SCOTLAND’S response to the global climate emergency must be “hardwired into our national psyche”,Roseanna Cunningham has said.

Speaking at Holyrood yesterday, the Environment Secretary said that evidence of climate change is “irrefutable” and said future generations would have to pay the price if action is not taken now.

At the SNP conference last month, First Minister Nicola Sturgeon declared a climate emergency and said Scotland would continue to “lead by example” on tackling the issue.

“Scotland has always been an innovator. This is one of our great strengths,” she said.

“Responding to the climate emergency will not be easy, but Scotland is not in the business of taking the easy way out.

“Scotland’s response to the climate emergency must be hardwired into our national psyche.

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She added: “We must take this journey together, seize the economic opportunities available to us and redefine what world leadership means, not just as a government but as a country.

“Scotland has declared a global climate emergency and now Scotland must act as one to safeguard our planet for future generations.”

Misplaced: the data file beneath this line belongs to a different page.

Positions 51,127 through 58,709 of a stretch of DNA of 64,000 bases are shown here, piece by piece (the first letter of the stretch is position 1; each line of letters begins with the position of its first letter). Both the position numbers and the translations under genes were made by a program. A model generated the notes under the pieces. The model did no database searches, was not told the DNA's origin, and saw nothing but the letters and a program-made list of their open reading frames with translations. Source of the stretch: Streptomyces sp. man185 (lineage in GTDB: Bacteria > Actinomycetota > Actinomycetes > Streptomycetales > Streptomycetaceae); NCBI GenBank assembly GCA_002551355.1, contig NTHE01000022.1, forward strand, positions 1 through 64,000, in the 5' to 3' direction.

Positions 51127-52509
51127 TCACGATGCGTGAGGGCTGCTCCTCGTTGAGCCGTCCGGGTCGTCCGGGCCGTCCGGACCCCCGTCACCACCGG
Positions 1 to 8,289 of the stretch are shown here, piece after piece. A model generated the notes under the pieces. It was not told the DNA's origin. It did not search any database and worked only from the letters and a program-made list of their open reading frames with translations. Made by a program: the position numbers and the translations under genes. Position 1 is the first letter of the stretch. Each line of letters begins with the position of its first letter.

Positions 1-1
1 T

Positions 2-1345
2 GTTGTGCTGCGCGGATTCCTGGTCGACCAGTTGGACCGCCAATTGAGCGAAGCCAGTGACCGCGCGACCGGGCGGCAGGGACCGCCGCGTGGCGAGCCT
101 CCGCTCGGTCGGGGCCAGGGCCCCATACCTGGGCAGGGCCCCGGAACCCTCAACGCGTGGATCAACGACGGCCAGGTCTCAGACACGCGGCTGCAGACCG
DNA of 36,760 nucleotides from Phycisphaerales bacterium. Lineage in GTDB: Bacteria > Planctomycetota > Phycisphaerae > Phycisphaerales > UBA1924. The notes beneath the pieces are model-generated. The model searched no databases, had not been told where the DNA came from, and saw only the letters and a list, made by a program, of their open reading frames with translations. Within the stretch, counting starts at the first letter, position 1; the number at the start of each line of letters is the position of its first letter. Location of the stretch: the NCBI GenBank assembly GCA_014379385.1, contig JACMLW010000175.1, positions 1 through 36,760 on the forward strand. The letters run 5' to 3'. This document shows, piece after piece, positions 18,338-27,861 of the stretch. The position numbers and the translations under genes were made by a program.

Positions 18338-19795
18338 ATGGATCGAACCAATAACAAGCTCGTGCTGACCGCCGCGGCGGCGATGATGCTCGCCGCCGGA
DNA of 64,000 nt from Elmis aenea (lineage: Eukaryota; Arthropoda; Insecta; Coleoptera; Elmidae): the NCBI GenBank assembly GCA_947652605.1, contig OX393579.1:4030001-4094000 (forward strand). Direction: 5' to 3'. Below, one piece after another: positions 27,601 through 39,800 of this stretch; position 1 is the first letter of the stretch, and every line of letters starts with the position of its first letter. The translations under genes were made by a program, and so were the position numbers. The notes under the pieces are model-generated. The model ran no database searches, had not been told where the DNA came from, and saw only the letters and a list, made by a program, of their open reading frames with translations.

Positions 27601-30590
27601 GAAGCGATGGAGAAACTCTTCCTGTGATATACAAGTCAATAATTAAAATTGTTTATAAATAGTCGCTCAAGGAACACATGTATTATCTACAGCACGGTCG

Earlier this month, the Scottish Government agreed to a target of net-zero emissions by 2045 – an aim described by experts as the “most ambitious in the world”.

It followed recommendations set out by the Committee on Climate Change (CCC) that Scotland meet the target five years ahead of the UK in 2050.

Last week, the Government scrapped plans to cut the amount of tax paid by passengers flying from Scottish airports. The move would have seen a reduction in air departure tax (ADT) by 50% before being abolished altogether.

Cunningham outlined the Government’s decision to change its approach on ADT, along with the announcement of a deposit return scheme, rail-freight industry funding, supporting low-carbon farming practices, and granting funding for e-bikes, as steps towards combating climate change.

The Cabinet secretary also urged people from across the country to consider what measures can be taken to cut down on waste.

“This must be a shared national endeavour,” she said. “We all need to think more about how we can make our lives more sustainable, cutting down on waste and excess.

“We will be consulting widely over the summer to feed into the update of the climate change plan and let everyone have their say on what needs to happen across Scotland in response to the climate emergency.”

Mark Ruskell of the Scottish Greens welcomed the statement and said his party would only support the Scottish Government’s budget if it had climate change at its heart.

“I’d like to make it clear that the Greens cannot commit to negotiations over the next annual budget unless it has climate change and a Green New Deal at its heart,” he said.